I have never before ventured into the world of philosophy. Although I have been curios at times to know more about it, I never got to read a book on the subject. I was actually prompted to read Zen and the Art of Motorcycle Maintenance by a quote in a Paul Graham essay, then after seeing some tweets from others that have read it, I had to give it a try. Zen and the Art of Motorcycle Maintenance was a very long read, but I found it thoroughly thought provoking. It definitely got my mind thinking and asking questions even more than it usually does while reading.
The timing of reading the book was also a happy coincident. Spending the ski season in a small BC ski town, and embracing the mountain lifestyle, was the perfect setting for me to read this 1970s’ classic. It helped me think about what a quality life would really mean for me and my family, and where we are most likely to find it.
The book tells the story of a motorcycle journey through the North West United States, while on the road trip the narrator takes you on an intellectual expedition of discovery into philosophy. He asks some fascinating questions about quality, technology and education. It also gives insight into the narrator’s struggles with mental illness and his relationship with his teenage son.
As many in my generation, my idea of technology is sometimes limit to what we experience today. So when he talks about how technology changes the world in a book written before I was born, it serves as a reminder that technology transcends our lifetimes.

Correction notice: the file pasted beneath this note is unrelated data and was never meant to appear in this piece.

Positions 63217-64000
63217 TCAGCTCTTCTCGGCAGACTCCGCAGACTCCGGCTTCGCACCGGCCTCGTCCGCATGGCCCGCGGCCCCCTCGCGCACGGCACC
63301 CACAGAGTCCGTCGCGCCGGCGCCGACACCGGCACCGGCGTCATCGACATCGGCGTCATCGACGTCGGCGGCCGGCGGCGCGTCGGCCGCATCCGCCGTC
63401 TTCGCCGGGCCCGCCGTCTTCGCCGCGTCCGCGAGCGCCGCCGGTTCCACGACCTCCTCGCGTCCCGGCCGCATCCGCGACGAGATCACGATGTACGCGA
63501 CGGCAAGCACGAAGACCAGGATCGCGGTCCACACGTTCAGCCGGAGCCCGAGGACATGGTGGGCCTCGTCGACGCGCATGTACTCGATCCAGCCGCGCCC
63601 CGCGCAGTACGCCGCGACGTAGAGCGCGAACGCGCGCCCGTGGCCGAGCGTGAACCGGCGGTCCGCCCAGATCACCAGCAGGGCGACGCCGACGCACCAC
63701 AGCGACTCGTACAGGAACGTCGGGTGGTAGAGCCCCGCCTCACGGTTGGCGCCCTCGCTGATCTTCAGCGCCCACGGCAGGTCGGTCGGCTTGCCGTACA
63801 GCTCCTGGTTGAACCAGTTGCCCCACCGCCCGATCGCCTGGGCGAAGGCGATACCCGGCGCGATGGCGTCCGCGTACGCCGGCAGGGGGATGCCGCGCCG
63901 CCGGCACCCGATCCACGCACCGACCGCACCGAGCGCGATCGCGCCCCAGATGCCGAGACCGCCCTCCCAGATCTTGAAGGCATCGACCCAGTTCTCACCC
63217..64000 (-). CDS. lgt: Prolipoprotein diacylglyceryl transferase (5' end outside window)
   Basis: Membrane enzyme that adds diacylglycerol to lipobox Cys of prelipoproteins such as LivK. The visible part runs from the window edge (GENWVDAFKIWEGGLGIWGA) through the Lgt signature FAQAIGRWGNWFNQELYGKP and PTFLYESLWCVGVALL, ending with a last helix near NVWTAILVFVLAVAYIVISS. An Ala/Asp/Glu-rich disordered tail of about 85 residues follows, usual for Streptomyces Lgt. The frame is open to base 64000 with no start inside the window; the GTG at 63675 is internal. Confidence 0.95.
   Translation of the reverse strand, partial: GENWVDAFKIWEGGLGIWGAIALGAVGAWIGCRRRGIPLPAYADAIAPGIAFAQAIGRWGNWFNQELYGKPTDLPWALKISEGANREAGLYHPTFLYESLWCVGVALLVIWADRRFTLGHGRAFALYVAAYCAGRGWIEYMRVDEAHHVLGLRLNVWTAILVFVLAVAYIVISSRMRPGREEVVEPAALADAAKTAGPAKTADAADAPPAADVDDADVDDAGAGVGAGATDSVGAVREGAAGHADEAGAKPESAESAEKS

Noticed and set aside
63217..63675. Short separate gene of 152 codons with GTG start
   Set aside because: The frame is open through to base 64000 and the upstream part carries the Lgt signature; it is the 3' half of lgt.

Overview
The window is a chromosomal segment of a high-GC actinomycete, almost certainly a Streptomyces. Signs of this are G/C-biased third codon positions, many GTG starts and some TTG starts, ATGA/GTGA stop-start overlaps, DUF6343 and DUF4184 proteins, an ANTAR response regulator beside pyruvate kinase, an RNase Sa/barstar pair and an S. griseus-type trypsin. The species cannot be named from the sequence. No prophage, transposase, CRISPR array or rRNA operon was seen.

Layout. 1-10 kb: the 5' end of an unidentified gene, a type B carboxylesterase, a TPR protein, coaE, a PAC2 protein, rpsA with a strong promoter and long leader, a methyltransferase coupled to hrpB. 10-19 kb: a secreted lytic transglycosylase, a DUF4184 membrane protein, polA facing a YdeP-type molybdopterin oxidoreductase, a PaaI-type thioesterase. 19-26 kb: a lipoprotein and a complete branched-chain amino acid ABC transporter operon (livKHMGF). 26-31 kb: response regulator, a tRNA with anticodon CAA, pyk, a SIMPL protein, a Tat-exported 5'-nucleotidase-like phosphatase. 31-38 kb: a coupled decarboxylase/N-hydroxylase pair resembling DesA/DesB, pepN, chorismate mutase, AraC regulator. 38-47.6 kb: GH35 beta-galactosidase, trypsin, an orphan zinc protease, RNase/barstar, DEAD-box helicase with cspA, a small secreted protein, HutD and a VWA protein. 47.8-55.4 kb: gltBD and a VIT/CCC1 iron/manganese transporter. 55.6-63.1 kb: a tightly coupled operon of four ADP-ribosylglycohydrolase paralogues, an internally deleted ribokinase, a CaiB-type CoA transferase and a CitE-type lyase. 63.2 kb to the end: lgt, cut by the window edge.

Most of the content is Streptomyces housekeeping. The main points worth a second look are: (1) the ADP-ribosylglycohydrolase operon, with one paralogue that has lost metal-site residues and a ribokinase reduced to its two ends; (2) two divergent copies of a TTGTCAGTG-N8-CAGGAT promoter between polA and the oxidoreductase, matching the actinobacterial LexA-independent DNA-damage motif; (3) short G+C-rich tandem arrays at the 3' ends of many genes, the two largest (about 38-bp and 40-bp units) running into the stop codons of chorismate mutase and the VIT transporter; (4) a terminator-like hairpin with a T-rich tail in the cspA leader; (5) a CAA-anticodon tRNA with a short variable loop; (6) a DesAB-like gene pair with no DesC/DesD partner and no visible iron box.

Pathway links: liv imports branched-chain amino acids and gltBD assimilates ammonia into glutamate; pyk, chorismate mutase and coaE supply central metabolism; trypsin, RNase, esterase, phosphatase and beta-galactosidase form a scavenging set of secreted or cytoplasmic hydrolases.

The way he talks about working on a motorcycle in the book reminds me what great cricket batsmen always say they try and do while batting. To live in the moment, they look for that state of mind where you don’t think about anything else than the next ball you have to face. This ability to completely embrace in what you are doing is something I want to work on.
Zen and the Art of Motorcycle Maintenance was also the first book in a long time, maybe ever, that I have read written in the first person. As the author explains in the introduction to this edition, that limits the reader to the narrators view of the world. After finishing the book, I had to read the introduction again. This got me thinking how the same limitations apply to own thoughts and the way we view the world.
I can see how Zen and the Art of Motorcycle Maintenance became a classic. Take the time to read it, you will not regret it.